IPv6 adoption continues to grow with Akamai Technologies observing a 2.1 per cent increase (from the third quarter of 2011) globally in the number of unique IPv4 addresses connecting to Akamai’s network, growing to over 628 million, in their most recent State of the Internet report.In the fourth quarter of 2011, over 628 million unique IPv4 addresses, from 236 countries/regions, connected to the Akamai Intelligent Platform – 2.1% more than in the third quarter of 2011, and nearly 13% more than in the fourth quarter of 2010. Although we see more than 600 million unique IPv4 addresses, Akamai believes that we see well over one billion Web users. This is because, in some cases, multiple individuals may be represented by a single IPv4 address (or a small number of IPv4 addresses), because they access the Web through a firewall or proxy server. Conversely, individual users can have multiple IPv4 addresses associated with them, due to their use of multiple connected devices.IPv4 exhaustion continues with the number of available IPv4 addresses continued to decline, as Regional Internet Registries (RIRs) allocated/assigned blocks of addresses to requesting organisations within their respective territories.The report notes austerity measures employed by APNIC as it reached its final /8 (16.8 million IPv4 addresses) block on 15 April leading to APNIC allocating the lowest volume of IPv4 addresses assigned during the fourth quarter. Of the other RIRs, AFRINIC’s IPv4 exhaustion proceeded slowly during the fourth quarter as well while LACNIC allocated/assigned over 2.5 million IPv4 addresses during the quarter, with over half a million allocated on November 7. In contrast, RIPE was significantly more active, assigning or allocating more than 200,000 IPv4 addresses on many days during the quarter, peaking at 883,968 IPv4 addresses on 1 December. However, in comparison, ARIN’s activity was much more subdued during the quarter.Recognising that IPv4 address space is a valuable commodity, the report notes bankrupt bookseller Borders announced a plan in December 2011 to sell 65,536 IPv4 addresses (a “/16″”) to Cerner, a healthcare software vendor for $786,432, or $12 per address. Akamai believes this was the second publicly announced sale of IPv4 space, after Nortel’s sale of $7.5 million worth of addresses to Microsoft in April.Projected exhaustion dates for the various registries range from August 2012 for RIPE to all the way out in October 2014 for AFRINIC.On IPv6 adoption, the report notes there were higher rates of growth seen during the second quarter of 2011, and commensurately lower growth rates seen in the third and fourth quarters that may be related to preparations for World IPv6 Day (8 June, 2011), organised by the Internet Society as a 24-hour “test flight” of IPv6 for real-world use under controlled conditions. Building on the success of this event, the Internet Society is coordinating World IPv6 Launch on June 6, 2012.The report examines a range of issues dealing with the internet. One is broadband adoption. The report found global average connection speed was 2.3 Mbps, and the global average peak connection speed remained 11.7 Mbps.At a country level, South Korea had the highest average connection speed at 17.5 Mbps, as well as the highest average peak connection speed, at 47.9 Mbps. At a city level, cities in South Korea and Japan continued to hold many of the top spots in the rankings of highest average and average peak connection speeds.Globally, high broadband (>5 Mbps) adoption declined slightly to 27 per cent in the fourth quarter, and South Korea continued to have the highest level of high broadband adoption, growing to 83 per cent. Global broadband (>2 Mbps) adoption remained at 66 per cent, with the Isle of Man having the highest level of broadband adoption, at 97 per cent. Global narrowband (<256 kbps) adoption continued to decline, losing a bit more than one percent quarter-over-quarter, but staying at 2.5 per cent.On mobile broadband and connectivity, the report observed overall fourth quarter attack traffic from known mobile networks increased slightly, with the top ten countries generating 78% of observed attacks. The list of top targeted ports remained mostly consistent with the third quarter -- Port 8080 (HTTP Alternate) replaced Port 4899 (Remote Administrator) among the top 10. Port 445 remained the target of an overwhelming majority of observed attacks as compared to other ports in the top 10.In the fourth quarter of 2011, average connection speeds on known mobile providers ranged from 5.2 Mbps down to 163 kbps. Average peak connection speeds during the quarter ranged from 23.4 Mbps to 1.6 Mbps. Looking at mobile content consumption, users on eight mobile providers consumed, on average, more than one gigabyte (1 GB) of content from Akamai per month, while users on an additional 75 mobile providers downloaded more than 100 MB of content from Akamai per month during the fourth quarter.More detailed information on the above and much more are available in Akamai Technologies’ State of the Internet report. A news release of the highlights is available from www.akamai.com/html/about/press/releases/2012/press_043012.html while a 50+ page report is available for download from www.akamai.com/stateoftheinternet.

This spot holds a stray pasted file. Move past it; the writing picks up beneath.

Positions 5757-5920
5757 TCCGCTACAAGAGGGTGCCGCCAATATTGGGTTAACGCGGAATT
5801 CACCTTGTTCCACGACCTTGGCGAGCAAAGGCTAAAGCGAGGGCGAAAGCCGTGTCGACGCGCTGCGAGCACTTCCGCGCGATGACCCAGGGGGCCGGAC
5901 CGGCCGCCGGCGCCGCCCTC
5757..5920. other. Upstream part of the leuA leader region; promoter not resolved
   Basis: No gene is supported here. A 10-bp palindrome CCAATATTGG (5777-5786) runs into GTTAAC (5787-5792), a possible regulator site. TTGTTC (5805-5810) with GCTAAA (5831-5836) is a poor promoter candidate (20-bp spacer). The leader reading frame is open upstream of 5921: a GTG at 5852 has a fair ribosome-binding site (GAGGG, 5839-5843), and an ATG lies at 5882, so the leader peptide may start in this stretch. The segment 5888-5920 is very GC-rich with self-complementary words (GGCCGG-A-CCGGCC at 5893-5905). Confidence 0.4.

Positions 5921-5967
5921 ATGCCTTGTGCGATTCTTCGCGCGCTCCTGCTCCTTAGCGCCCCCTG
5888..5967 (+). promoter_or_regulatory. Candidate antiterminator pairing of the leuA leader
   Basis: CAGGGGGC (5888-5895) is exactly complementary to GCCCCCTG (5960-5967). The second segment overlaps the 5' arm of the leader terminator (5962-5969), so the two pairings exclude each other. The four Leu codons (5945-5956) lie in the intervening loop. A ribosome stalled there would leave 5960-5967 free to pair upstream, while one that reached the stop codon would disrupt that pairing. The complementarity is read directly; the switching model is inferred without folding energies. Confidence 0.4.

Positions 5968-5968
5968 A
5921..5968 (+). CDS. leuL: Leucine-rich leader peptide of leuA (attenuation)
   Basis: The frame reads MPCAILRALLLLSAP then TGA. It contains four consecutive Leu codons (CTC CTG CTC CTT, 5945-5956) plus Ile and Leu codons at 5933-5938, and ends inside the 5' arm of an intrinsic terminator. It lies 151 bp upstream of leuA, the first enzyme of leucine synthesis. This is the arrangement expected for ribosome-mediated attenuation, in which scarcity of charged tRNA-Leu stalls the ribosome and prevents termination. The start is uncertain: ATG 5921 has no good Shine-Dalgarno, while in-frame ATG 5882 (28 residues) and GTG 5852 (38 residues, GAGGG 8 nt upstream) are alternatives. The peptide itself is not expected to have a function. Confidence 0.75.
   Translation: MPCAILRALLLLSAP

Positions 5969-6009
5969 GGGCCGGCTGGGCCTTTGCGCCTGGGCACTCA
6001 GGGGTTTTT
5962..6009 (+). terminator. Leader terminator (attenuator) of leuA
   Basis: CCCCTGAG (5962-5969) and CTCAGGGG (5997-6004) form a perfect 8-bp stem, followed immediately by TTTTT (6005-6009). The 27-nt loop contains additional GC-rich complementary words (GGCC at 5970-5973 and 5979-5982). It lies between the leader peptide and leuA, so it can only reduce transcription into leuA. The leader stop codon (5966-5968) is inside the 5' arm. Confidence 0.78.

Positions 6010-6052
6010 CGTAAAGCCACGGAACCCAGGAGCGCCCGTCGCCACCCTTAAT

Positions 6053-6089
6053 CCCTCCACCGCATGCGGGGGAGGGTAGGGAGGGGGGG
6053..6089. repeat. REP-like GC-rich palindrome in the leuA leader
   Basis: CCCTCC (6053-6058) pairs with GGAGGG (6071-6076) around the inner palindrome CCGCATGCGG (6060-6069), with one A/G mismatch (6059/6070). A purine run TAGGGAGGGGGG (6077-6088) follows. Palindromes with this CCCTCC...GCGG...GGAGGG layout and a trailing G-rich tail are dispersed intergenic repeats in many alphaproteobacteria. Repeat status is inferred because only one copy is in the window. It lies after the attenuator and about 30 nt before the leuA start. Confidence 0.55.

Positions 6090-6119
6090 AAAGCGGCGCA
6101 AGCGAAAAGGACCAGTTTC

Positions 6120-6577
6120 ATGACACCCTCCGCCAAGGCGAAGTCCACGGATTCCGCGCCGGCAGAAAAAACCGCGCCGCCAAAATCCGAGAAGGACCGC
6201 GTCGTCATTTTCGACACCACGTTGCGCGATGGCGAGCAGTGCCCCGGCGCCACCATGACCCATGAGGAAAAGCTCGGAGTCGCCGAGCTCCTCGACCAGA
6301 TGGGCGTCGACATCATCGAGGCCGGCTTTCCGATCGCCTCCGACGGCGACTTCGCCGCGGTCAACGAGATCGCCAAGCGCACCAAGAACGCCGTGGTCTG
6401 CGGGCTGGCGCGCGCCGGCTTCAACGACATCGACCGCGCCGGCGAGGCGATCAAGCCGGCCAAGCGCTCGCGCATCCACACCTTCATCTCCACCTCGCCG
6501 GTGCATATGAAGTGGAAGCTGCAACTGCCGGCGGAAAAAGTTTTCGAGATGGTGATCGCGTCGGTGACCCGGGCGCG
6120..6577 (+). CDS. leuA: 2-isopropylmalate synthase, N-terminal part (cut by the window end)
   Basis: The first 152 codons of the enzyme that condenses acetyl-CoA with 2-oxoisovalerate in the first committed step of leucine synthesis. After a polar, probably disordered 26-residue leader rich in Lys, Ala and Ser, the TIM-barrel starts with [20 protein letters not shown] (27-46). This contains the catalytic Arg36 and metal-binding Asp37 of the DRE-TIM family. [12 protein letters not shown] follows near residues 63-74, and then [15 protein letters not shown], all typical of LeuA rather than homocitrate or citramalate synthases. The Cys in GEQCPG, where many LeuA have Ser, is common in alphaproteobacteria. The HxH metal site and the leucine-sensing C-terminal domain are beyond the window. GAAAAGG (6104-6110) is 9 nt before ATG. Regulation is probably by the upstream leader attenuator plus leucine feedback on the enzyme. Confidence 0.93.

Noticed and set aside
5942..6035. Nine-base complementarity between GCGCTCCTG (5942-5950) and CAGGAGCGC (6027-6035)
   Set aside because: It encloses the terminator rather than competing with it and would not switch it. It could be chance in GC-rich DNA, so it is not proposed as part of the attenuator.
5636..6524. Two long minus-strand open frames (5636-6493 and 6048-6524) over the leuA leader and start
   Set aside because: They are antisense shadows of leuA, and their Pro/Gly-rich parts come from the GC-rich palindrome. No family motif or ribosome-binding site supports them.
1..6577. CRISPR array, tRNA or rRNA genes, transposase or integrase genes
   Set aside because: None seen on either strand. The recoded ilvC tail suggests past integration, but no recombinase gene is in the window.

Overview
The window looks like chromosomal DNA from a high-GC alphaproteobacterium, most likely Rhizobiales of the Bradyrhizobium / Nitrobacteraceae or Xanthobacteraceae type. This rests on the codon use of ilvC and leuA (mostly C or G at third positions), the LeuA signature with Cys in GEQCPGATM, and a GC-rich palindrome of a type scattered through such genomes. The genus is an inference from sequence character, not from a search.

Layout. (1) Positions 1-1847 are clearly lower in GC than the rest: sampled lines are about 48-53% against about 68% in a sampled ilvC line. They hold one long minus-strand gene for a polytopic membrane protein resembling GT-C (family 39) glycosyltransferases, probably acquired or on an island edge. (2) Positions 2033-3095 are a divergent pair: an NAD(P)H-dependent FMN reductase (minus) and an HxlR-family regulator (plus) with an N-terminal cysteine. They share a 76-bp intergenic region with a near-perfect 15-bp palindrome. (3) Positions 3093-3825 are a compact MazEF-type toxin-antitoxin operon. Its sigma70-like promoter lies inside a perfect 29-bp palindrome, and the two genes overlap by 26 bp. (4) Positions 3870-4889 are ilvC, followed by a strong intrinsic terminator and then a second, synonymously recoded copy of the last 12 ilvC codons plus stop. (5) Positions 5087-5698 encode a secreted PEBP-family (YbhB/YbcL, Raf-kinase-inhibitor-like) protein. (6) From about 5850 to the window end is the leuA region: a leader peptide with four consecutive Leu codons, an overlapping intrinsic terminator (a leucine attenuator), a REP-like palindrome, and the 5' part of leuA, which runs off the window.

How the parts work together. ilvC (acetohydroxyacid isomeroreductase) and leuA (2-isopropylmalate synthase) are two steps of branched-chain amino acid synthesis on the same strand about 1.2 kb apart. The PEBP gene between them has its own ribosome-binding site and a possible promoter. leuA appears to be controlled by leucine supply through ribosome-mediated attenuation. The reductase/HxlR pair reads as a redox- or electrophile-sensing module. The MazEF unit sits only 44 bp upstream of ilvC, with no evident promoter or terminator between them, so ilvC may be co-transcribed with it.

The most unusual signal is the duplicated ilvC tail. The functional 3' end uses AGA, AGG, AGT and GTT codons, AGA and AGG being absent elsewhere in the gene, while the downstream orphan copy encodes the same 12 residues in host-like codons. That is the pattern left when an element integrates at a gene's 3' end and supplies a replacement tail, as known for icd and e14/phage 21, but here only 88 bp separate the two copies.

[news release] When the Arab Internet Governance Forum (AIGF) holds its first ever meeting in Kuwait City in October 2012, it will do so with the strong support and expert input of the regionâs technical community, especially AfriNIC and the RIPE NCC, the two Regional Internet Registries (RIRs) that provide services to the area.
The AIGF was formally established at a multistakeholder open consultation meeting held in Beirut, Lebanon in February 2012. Sponsored by the RIPE NCC and the Kuwait Information Technology Society, this open consultation featured stakeholders from governments, private sector, civil society and regional organisations in the Arab World.